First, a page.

The Ennis School Board has some further explaining to do to the Montana Teachers’ Retirement System regarding superintendent Doug Walsh’s employment from 2001 through today.
In a preliminary findings letter written June 9 and sent to the school board, the Montana TRS claims that Walsh should have been considered a regular employee under the TRS and both he and the school district should have been paying into his retirement plan rather than Walsh receiving retirement benefits from TRS for the past 10 years.
The preliminary findings come after an 11-month investigation by the TRS into Walsh’s retirement and current employment.
“These are preliminary findings,” stressed David Senn, Director of the Montana TRS. “The retirement board is waiting for a response (from the Ennis School Board) before issuing a final decision.”
The letter TRS sent to the school board outlines four preliminary conclusions reached in their investigation. All four conclusions support the overarching finding that Walsh wasn’t eligible for retirement benefits from TRS since he officially retired in the summer of 2001.
The school board has 30 days to respond to TRS’s preliminary findings.
Walsh retired as Ennis superintendent back in July of 2001. A month later he was hired back as a one-third-time superintendent and then as a consultant to the school district. This consultant contract was for two-thirds of his previous superintendent’s salary.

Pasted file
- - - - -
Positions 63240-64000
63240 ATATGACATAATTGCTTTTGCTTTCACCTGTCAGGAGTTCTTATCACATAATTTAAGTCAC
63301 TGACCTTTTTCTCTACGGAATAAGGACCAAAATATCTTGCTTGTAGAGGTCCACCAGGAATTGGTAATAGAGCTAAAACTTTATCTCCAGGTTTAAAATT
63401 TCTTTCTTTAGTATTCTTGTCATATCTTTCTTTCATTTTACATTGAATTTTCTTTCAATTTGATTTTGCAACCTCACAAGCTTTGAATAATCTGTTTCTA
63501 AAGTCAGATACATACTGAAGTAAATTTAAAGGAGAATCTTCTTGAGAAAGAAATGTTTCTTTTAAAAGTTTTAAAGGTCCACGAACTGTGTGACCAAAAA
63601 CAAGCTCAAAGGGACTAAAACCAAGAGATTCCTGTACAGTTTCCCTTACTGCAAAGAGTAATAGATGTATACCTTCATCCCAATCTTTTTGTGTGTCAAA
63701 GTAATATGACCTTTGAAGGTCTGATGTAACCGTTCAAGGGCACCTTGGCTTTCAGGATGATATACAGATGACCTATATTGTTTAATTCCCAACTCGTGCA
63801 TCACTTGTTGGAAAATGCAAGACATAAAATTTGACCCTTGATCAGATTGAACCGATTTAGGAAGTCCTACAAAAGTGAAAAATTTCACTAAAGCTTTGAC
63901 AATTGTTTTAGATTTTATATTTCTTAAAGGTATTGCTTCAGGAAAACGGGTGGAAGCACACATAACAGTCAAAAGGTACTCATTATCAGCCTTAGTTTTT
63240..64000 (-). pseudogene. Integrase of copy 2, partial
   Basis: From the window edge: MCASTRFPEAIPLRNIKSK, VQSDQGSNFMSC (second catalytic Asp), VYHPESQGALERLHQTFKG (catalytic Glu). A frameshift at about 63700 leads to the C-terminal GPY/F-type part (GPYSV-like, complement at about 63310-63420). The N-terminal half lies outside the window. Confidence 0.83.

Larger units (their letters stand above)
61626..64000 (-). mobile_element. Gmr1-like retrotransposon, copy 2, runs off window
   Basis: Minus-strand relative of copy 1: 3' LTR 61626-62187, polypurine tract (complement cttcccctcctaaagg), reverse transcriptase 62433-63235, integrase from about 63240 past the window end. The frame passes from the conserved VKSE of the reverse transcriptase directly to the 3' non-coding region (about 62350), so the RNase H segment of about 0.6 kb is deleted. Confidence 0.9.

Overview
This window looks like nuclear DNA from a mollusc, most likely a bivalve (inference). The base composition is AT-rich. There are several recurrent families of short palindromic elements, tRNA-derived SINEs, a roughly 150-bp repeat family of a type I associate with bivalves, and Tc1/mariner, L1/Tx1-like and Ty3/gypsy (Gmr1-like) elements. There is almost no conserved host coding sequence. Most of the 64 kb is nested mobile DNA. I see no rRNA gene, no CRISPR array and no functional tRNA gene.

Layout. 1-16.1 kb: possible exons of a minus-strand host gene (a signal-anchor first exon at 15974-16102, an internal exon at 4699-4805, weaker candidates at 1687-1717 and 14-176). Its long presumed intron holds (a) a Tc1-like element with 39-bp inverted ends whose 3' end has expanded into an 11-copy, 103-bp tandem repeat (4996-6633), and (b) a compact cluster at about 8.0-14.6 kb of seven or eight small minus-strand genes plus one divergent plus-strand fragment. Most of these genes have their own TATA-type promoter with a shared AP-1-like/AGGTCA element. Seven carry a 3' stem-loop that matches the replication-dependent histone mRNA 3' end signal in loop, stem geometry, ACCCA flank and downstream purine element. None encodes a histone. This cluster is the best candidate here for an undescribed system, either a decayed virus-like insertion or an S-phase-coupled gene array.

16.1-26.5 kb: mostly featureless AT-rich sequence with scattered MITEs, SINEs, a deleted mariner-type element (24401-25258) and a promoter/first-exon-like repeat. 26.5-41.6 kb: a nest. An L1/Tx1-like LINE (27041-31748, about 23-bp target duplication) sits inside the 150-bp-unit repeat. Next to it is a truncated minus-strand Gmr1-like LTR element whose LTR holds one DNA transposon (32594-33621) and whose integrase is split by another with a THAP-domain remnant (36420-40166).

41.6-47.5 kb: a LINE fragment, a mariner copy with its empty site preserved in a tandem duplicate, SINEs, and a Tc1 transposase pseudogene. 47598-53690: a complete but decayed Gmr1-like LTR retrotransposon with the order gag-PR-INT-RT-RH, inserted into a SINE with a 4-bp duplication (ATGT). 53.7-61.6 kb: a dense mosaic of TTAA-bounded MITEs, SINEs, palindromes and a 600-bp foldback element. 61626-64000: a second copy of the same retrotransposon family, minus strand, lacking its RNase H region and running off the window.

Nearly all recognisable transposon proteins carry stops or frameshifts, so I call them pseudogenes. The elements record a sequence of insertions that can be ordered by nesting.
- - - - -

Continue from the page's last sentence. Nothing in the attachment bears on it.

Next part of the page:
In 2005, the school district added transportation responsibilities to his contract and in 2008 the school district gave him a contract to be bus supervisor rather than consultant. The bus supervisor contract continues today.
What TRS claims in their preliminary findings is that Walsh’s retirement in 2001 wasn’t legitimate because he didn’t take enough time away from the school district. But even it he had taken enough time, the work he’s been doing for the school district since then basically falls under the duties of a superintendent and not a contractor. Therefore Walsh should have continued to be enrolled in the TRS.
“Mr. Walsh continued to be employed by the school district from and after June 30, 2001, as superintendent,” reads TRS’s letter to the school board. “Further, TRS believes Mr. Walsh’s employment by the school district from July 1, 2001 to present, as a ‘consultant’ and then as ‘bus supervisor’ was also employment in positions in which Mr. Walsh was required to participate in the retirement system, and were improper divisions of Mr. Walsh’s job functions and responsibilities as superintendent intended to circumvent the earnings limitations applicable to TRS retirees.”